How to Protect Your Data from Being Held for Ransom

February 01, 2017

In the past few weeks, we have seen several high profile cases of ransomware extorting money from businesses and law enforcement agencies around the world. Ransomware is software that encrypts the victims’ computer systems using a key known only to the attacker. Once the system is fully encrypted, a demand for payment is made (almost always in Bitcoin or a similar cryptocurrency). If the payment is made, the key to unlock the data is given to the victim.

While it may sound like a joke when I describe ransomware to our clients and mention how the criminals generally set up high-quality super-efficient customer service operations to help victims get their data back after they pay, it is actually true! But if no payment is made, the data is usually not recoverable by any means due to the strength of the encryption. This is, unfortunately, proving to be a sound and effective business model.

Fig 1
An example of the screen that appears after infection with ransomware.

One recent case involved a police department near Dallas. They were infected after an officer opened an infected attachment. A great deal of evidence, including videos and photos, was encrypted. Some documents had been backed up offline, but the department decided not to pay the ransom, and the data that was not backed up has been permanently lost.

Another case that unfolded just last weekend involved a hotel in Austria. The hotel uses the typical magnetic card locks for the doors to its rooms. The hackers were able to infect this system and prevent guests from entering their rooms. The hotel ended up paying the ransom. Several news reports on this incident mention that the hotel doesn’t expect to be able to recover its losses from its insurer. While reports are unclear about why, it is likely because they don’t have an explicit affirmative cyber policy.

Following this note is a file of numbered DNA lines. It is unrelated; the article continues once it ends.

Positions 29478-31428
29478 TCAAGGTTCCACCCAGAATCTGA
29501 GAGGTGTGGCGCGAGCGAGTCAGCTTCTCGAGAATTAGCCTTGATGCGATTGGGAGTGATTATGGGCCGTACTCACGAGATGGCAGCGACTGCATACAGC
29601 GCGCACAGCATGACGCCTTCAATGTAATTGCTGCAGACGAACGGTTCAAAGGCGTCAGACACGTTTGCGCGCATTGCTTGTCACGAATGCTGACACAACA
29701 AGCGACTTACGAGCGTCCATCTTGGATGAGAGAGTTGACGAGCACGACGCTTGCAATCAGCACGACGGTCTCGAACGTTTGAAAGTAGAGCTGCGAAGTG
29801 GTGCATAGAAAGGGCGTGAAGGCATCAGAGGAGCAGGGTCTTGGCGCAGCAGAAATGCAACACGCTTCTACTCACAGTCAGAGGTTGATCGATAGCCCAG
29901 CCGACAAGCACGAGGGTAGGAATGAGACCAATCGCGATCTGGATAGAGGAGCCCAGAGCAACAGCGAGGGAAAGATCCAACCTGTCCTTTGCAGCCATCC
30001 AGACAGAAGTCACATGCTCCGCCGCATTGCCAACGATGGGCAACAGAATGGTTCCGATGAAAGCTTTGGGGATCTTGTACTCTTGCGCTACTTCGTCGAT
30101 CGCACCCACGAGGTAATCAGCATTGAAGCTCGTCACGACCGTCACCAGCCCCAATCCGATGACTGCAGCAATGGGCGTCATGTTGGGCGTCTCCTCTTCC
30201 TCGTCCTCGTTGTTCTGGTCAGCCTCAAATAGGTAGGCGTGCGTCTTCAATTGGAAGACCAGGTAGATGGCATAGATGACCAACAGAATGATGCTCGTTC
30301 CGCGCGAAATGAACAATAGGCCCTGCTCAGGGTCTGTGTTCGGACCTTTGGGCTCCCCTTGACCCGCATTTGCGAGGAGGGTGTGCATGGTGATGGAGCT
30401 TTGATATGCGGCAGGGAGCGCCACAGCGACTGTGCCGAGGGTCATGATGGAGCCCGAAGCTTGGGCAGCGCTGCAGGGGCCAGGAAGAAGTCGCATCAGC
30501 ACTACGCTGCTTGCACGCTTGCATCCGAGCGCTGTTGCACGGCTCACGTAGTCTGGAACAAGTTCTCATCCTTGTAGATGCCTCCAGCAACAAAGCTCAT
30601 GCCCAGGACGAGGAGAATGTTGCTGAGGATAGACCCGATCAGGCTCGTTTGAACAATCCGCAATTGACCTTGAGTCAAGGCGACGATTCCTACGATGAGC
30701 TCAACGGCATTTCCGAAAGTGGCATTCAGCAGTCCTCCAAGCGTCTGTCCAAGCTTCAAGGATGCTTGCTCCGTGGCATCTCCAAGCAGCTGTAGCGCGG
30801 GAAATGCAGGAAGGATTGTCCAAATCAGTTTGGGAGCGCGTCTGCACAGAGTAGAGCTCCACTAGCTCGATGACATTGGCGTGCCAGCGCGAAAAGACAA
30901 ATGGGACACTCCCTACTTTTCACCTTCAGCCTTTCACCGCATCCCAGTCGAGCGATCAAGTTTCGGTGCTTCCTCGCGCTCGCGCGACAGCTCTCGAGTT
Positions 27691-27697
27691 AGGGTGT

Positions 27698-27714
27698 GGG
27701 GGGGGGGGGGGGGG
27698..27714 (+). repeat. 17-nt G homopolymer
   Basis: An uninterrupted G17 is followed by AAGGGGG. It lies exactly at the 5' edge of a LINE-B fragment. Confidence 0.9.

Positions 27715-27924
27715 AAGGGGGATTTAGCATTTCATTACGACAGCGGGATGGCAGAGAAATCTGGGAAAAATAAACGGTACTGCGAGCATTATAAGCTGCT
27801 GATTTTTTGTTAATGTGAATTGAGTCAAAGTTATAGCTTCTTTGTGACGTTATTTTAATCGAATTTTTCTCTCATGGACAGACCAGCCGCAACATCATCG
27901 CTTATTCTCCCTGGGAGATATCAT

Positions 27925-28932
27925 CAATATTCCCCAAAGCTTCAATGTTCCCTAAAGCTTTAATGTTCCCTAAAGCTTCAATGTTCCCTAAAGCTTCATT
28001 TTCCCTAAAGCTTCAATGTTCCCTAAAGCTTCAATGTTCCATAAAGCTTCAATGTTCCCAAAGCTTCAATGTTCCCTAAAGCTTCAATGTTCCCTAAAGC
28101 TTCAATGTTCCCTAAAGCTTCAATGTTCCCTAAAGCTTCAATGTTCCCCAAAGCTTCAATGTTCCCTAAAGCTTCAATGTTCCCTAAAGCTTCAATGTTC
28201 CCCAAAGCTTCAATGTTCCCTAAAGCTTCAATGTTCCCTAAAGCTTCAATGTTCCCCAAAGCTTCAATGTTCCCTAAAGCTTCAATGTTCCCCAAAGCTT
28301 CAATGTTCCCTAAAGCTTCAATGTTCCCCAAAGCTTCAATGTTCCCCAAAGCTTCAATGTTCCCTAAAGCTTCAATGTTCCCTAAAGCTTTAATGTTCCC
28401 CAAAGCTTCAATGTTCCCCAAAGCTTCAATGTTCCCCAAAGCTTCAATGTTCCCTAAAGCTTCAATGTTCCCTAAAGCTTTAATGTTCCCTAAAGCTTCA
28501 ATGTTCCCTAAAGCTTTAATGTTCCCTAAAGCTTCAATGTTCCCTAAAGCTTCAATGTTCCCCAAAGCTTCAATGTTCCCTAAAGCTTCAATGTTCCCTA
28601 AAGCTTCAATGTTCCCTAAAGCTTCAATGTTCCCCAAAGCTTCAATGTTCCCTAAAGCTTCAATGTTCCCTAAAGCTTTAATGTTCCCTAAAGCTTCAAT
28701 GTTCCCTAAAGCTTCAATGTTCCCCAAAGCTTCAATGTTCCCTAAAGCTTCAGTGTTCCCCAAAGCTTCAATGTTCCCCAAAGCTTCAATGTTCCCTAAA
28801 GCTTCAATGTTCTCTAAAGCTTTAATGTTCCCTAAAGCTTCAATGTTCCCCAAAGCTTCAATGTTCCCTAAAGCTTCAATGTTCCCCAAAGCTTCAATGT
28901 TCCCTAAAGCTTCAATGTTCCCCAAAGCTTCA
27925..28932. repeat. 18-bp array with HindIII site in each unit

How can you protect your business or your clients’ businesses? Here are a few simple ways:

  • Be careful of the links you click on and the websites you visit. Malicious attachments, hacked sites, and links in social media are very common infection methods.
  • Back up your data offline. If you have an external hard drive that is permanently attached to an internet-connected machine, it is just as much at risk at the computer itself. CDs and DVDs as employed by the police station near Dallas are a good method because they are truly “air gapped” from the internet.
  • Many affirmative cyber policies, including ISO’s own form, include coverage for ransom and extortion.
  • Begin to make use of the Verisk Cyber Exposure Data Standard, a uniform way to capture information on the cyber risk of a business.
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